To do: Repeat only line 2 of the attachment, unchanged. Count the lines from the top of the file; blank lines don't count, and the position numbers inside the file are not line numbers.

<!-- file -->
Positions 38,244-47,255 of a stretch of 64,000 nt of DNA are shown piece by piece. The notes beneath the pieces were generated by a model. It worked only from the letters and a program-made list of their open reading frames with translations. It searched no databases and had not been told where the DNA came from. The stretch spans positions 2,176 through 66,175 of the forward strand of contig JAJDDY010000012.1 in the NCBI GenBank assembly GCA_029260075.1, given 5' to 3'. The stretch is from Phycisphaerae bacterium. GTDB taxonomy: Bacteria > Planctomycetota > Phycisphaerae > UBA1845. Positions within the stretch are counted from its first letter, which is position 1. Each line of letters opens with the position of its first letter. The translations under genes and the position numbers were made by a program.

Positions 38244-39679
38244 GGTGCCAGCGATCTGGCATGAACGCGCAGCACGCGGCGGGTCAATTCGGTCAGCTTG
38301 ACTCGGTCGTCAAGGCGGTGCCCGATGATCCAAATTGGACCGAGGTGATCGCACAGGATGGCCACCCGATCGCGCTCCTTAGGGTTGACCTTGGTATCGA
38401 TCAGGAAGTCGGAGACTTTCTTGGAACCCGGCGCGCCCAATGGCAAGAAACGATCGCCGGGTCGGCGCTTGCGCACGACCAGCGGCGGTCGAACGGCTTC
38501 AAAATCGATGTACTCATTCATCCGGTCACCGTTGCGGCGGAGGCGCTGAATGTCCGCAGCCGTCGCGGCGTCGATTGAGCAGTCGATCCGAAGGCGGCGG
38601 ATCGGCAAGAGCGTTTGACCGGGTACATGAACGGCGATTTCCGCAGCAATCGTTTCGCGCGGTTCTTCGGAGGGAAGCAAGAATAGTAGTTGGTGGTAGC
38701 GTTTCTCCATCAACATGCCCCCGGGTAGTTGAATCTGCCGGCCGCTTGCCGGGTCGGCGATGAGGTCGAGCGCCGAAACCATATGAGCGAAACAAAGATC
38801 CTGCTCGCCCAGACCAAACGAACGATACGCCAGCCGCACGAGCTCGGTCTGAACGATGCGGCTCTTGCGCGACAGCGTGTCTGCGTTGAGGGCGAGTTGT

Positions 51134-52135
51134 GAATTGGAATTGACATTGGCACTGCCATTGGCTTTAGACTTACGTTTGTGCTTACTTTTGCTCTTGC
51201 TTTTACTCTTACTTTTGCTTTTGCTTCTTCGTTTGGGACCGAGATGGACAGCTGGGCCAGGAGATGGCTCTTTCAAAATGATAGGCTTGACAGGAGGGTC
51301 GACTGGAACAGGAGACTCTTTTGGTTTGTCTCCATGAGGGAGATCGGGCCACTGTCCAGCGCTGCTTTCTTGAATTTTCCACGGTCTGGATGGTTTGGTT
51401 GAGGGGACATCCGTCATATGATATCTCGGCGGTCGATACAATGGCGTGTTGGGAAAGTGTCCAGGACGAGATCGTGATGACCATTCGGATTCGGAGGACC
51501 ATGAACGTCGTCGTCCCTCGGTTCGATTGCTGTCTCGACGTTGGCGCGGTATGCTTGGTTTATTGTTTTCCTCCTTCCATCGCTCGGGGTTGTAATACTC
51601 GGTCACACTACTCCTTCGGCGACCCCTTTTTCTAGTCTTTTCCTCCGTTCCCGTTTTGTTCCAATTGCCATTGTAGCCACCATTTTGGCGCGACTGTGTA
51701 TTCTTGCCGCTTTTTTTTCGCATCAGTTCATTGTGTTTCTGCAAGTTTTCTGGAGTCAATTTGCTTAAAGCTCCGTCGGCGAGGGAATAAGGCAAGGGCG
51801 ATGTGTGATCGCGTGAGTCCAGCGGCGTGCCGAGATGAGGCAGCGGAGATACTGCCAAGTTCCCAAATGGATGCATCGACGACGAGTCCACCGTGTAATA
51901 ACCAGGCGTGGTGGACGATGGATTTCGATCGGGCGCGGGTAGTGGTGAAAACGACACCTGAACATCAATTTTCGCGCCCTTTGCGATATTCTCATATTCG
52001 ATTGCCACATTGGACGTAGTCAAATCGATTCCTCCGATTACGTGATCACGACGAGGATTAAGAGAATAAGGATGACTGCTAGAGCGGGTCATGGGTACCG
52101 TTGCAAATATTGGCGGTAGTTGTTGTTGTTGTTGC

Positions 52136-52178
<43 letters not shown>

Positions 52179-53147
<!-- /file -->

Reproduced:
Positions 38244-39679